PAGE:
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Private Student Loans in Bankruptcy

Recent changes to federal bankruptcy laws have made all student loans, even private ones, non-dischargeable in bankruptcy. There is, however, a key exception if you can prove that you face a substantial, undue hardship. This is explained below.

In addition, you may be able to discharge some or all of your unsecured debts through bankruptcy. Eliminating other debts may allow you to make your private student loan payments.

To learn more about private student loans in bankruptcy, connect with a local lawyer for a free consultation by filling out this form.

Can Private Student Loans be Eliminated in Bankruptcy?

With the ever-expanding cost of higher education, many Americans have found themselves buried in student loan debt. Years ago, it was easier to discharge this type of debt through bankruptcy.

To many students' chagrin, a 2005 change in federal bankruptcy law made private student loans non-dischargeable in bankruptcy. There are, however, potential exceptions if your school closed unexpectedly or committed some other wrongdoing.

In addition, another exception to the student loan rules is the finding of undue hardship. If you prove that you cannot pay your loans due to a substantial hardship, you may be able to discharge some student loans.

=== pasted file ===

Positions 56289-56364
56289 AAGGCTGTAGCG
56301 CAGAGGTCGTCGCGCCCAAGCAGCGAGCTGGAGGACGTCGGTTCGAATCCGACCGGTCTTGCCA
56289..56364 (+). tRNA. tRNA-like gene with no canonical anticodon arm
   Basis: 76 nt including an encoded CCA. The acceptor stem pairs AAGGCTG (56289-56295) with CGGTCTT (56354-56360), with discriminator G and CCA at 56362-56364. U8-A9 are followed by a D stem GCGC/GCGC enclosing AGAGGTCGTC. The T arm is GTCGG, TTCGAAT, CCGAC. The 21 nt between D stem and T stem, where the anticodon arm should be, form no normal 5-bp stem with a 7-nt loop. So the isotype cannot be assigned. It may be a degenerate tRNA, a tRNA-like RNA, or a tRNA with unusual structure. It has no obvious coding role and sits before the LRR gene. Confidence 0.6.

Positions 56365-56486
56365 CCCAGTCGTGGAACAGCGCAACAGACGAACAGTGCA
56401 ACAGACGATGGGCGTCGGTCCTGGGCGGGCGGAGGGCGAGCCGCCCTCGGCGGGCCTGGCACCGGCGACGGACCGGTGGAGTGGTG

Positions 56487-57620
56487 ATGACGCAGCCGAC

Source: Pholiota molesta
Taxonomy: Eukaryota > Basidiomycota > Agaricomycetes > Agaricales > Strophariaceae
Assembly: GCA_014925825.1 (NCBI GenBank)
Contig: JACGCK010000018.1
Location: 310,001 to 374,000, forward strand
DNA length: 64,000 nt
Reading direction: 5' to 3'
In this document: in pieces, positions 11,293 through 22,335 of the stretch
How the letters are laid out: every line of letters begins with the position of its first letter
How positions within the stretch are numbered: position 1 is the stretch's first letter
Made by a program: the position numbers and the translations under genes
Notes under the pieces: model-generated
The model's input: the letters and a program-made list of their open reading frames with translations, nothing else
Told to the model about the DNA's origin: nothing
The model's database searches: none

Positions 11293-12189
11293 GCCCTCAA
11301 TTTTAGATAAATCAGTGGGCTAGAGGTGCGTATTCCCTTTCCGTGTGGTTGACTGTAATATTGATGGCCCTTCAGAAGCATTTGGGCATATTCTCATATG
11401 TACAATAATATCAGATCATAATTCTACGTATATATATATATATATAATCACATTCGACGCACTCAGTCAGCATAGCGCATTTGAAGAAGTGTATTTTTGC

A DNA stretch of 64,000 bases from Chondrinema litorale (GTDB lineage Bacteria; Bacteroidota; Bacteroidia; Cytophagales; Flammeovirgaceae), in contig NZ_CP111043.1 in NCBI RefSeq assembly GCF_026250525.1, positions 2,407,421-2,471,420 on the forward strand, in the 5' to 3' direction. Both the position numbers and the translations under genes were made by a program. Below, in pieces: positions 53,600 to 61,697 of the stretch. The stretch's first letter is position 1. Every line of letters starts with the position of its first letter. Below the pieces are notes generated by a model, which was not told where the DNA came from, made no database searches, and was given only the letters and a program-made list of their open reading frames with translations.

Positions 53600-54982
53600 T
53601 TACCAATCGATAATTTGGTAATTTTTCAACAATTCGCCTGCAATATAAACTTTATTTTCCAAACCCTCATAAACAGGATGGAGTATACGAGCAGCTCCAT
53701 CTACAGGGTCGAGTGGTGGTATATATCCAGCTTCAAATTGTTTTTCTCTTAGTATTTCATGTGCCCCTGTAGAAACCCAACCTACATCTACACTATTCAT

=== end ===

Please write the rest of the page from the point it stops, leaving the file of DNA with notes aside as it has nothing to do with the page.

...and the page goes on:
In order to prove undue hardship, you must show that:

  • Paying your student loans would force you to live below a minimum standard of living, usually determine by your local court.
  • Your difficult financial situation will continue for a long period of time and shows little chance of improving.
  • You have made some past effort to repay part of your student loan debt.

If you prove all three of these elements, the bankruptcy court may allow you to discharge some or all of your unpaid private student loans.

This hardship exception typically applies in Chapter 7 proceedings, which are typically reserved for people with limited income.

Other Student Loan Discharge Options in Bankruptcy

If, instead of Chapter 7, you opt for Chapter 13 bankruptcy, you may reorganize your missed student loan payments into a different payment plan. This typically gives you three to five years to catch up on overdue payments.

It does not, however, allow you to completely discharge your private student loans in bankruptcy. A key benefit of bankruptcy, though, is its ability to help you discharge other forms of debt, freeing up funds to pay off your student loans.

By filing for bankruptcy, you may be able to eliminate:

Thus, you may be able to regain your financial health and tackle your student loans with a more robust bank account.


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